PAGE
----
Keeping the environment clean
September 07, 2001
Median annual earnings for environmental engineers were $54,890 in 1999. They held over 50,000 jobs, mostly with the Federal, State or local government.
The middle 50 percent of environmental engineers earned between $43,210 and $68,080. The lowest 10 percent earned less than $35,790, while the highest 10 percent earned more than $83,730.
Environmental engineers use principles of biology and chemistry to develop ways to solve problems related to the environment. They are involved in both local and global environmental protection efforts such as air and water pollution control, recycling, and waste disposal.
These data are a product of the Occupational Employment Statistics program. For further information see "Environmental Engineers," by Azure Reaser, Occupational Outlook Quarterly, Fall 2001. Note about the chart: deciles divide the dataset into 10 equal-size groups and quartiles divide the dataset into 4 equal-size groups.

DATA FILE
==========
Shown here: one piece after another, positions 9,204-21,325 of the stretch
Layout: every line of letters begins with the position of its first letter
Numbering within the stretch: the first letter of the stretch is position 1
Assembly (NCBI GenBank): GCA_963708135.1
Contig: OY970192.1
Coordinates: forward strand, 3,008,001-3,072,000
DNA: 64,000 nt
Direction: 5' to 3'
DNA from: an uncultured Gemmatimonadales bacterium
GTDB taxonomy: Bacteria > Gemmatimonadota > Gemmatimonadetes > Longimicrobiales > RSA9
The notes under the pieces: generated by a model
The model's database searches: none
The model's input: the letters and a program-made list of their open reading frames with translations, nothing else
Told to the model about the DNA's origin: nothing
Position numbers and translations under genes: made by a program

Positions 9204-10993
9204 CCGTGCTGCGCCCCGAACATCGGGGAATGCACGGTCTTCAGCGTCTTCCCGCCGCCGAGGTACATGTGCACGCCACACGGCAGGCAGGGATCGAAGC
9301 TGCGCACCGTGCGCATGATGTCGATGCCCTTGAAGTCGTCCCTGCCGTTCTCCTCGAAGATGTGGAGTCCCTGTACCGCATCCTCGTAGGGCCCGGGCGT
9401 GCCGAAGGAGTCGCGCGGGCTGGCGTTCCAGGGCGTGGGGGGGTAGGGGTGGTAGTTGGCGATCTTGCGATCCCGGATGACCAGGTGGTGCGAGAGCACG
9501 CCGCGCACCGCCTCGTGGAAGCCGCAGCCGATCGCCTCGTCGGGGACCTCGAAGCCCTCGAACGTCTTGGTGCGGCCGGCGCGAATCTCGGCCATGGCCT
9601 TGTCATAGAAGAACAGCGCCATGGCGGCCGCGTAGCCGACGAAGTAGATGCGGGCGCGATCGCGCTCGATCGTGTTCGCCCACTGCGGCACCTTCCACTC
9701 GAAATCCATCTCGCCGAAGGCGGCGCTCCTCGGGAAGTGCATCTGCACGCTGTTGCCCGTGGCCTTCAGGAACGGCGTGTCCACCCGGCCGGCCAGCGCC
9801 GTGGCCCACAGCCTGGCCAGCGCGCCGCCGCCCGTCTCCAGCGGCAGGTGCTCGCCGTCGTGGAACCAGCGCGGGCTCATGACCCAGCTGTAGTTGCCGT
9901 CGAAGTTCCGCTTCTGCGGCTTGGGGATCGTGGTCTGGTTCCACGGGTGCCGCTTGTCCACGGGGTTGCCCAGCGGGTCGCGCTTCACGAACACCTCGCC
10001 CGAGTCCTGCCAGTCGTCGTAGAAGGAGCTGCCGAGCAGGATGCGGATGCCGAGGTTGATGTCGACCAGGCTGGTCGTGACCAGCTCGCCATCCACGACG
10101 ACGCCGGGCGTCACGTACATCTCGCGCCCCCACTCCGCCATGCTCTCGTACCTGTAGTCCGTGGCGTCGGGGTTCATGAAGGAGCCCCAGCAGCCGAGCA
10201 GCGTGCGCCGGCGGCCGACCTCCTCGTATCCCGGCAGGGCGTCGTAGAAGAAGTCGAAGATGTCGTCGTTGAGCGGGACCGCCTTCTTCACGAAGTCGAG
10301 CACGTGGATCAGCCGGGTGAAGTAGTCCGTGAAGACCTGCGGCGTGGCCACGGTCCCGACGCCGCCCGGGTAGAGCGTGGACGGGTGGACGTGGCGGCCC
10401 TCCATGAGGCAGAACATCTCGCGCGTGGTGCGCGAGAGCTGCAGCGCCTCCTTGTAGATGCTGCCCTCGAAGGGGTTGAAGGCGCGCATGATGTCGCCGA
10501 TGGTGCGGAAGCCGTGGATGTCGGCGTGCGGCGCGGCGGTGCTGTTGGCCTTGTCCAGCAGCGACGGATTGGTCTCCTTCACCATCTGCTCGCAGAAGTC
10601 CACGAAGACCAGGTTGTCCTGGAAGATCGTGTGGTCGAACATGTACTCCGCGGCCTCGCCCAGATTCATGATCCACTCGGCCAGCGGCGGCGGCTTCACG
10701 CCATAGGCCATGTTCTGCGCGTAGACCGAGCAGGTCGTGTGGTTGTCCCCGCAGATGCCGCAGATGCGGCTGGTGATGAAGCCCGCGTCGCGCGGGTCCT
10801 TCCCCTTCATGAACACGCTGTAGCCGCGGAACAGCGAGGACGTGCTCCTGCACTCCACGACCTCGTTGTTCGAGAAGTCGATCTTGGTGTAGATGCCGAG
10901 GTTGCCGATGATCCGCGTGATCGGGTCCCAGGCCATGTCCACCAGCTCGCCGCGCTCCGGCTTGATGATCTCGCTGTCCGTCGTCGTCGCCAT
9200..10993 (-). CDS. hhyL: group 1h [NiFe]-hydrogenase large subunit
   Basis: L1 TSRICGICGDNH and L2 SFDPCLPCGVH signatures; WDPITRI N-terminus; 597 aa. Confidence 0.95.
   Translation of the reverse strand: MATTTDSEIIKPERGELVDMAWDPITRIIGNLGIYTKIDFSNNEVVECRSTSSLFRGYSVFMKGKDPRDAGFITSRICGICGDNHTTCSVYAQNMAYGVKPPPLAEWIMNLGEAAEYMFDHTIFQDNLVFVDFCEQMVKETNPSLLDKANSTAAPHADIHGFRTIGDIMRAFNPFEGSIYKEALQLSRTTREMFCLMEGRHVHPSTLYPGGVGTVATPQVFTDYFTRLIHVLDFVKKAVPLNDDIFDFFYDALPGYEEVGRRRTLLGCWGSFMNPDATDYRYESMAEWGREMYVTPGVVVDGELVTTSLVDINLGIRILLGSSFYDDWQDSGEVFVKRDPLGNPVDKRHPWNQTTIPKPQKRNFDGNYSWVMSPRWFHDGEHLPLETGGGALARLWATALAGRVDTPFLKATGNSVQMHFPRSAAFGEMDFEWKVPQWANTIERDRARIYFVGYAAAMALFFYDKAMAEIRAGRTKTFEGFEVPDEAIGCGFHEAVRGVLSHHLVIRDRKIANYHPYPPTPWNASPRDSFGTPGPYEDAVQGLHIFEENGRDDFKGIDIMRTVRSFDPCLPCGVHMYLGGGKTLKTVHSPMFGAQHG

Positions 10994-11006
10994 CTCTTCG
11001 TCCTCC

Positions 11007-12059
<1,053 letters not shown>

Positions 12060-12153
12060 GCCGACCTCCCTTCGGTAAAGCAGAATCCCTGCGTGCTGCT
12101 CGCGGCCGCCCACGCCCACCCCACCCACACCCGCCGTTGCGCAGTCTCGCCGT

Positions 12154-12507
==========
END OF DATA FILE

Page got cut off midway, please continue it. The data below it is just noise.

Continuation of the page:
Bureau of Labor Statistics, U.S. Department of Labor, The Economics Daily, Keeping the environment clean on the Internet at http://www.bls.gov/opub/ted/2001/sept/wk1/art04.htm (visited May 06, 2016).
Recent editions of Spotlight on Statistics
Employment and Wages in Healthcare Occupations
Healthcare occupations are a significant percentage of U.S. employment. Some of the largest and highest paying occupations are in healthcare. This Spotlight examines employment and wages for healthcare occupations.
Fifty years of looking at changes in peoples lives
Longitudinal surveys help us understand long-term changes, such as how events that happened when a person was in high school affect labor market success as an adult.
- A look at pay at the top, the bottom, and in between
The Spotlight examines how earnings and wages have changed over time and how they differ within a geographic area, industry, or occupation.